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THE annexation of Ethiopia has presented the Italian Government with a tremendous problem in colonial administration. No other area in Africa of equal size offers such variety of topography, climate, language, and religion. The task of ruling so conglomerate an empire will certainly not be easy. The British and the French have already acquired a fund of experience as a result of their administration of vast and populous domains; the Italians, if they are wise, will study carefully what these predecessors in colonial government can teach them.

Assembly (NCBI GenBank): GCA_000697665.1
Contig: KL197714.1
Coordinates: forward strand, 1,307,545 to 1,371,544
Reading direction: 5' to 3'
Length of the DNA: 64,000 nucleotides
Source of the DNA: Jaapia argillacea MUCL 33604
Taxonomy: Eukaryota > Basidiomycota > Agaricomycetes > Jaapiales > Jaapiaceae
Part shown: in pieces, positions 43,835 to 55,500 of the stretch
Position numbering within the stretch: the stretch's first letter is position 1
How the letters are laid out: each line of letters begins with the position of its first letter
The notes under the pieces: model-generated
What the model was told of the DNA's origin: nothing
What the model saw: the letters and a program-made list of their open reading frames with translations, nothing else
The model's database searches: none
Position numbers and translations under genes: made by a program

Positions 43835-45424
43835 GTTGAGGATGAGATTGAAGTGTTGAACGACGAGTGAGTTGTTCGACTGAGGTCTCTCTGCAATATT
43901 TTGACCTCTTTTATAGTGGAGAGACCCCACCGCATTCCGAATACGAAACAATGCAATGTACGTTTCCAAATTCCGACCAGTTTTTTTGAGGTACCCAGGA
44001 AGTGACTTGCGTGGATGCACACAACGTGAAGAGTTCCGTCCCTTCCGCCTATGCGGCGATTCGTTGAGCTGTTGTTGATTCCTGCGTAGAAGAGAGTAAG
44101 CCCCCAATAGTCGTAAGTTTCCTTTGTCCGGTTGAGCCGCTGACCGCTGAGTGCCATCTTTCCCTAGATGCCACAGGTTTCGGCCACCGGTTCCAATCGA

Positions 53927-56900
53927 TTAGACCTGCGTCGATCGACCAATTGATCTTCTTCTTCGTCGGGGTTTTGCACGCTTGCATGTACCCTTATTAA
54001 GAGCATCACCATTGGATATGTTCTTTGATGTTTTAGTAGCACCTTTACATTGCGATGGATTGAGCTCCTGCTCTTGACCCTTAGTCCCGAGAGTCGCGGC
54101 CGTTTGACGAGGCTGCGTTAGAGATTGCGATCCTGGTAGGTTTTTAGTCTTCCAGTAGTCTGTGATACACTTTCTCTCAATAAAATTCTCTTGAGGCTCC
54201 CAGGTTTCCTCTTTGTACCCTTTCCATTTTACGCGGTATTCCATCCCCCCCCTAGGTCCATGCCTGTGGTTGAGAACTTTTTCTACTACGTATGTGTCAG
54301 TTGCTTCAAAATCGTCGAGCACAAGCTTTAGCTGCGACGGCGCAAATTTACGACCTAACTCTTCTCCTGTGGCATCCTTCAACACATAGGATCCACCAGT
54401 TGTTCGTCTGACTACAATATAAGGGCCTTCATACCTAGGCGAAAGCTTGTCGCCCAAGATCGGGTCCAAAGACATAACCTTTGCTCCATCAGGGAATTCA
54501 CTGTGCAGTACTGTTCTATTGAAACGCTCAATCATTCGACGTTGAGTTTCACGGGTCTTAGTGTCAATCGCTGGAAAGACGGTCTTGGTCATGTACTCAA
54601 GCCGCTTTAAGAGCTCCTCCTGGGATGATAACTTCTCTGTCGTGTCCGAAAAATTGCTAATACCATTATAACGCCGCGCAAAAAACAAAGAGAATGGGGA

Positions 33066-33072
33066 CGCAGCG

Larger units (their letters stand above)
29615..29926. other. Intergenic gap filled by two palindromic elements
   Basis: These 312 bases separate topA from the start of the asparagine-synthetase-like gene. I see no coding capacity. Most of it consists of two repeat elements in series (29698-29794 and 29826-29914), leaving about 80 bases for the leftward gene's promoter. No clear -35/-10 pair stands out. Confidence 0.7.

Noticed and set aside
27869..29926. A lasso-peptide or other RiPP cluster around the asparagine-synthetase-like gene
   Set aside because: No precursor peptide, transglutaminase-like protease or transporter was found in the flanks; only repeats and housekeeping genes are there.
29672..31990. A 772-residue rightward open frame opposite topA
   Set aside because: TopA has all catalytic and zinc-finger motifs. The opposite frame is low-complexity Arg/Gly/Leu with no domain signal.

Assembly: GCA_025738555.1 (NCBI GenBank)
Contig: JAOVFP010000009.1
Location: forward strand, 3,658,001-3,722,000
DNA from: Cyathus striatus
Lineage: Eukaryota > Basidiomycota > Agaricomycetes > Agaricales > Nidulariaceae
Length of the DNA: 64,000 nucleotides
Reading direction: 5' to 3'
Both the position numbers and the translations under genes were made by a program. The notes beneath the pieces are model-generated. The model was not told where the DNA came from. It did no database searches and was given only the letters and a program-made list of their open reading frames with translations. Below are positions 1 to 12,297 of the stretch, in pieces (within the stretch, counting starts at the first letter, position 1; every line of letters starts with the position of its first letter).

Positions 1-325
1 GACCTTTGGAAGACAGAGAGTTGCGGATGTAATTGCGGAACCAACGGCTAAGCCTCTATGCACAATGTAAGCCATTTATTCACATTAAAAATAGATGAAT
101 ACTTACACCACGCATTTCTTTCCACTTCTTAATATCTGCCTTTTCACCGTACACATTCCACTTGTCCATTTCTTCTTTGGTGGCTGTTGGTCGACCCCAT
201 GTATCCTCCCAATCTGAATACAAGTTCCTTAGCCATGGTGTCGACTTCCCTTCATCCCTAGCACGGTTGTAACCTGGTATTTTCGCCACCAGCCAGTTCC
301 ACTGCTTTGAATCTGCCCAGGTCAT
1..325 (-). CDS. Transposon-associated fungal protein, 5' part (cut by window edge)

In tropical Africa, it is true, European rule is a thing of scarcely more than a generation. Though various nations had gained toeholds on the coast during the four hundred years following the Portuguese explorations of the late fifteenth century, only by the middle of the nineteenth century was the continent effectively penetrated. The sketchy information brought back from the interior by explorers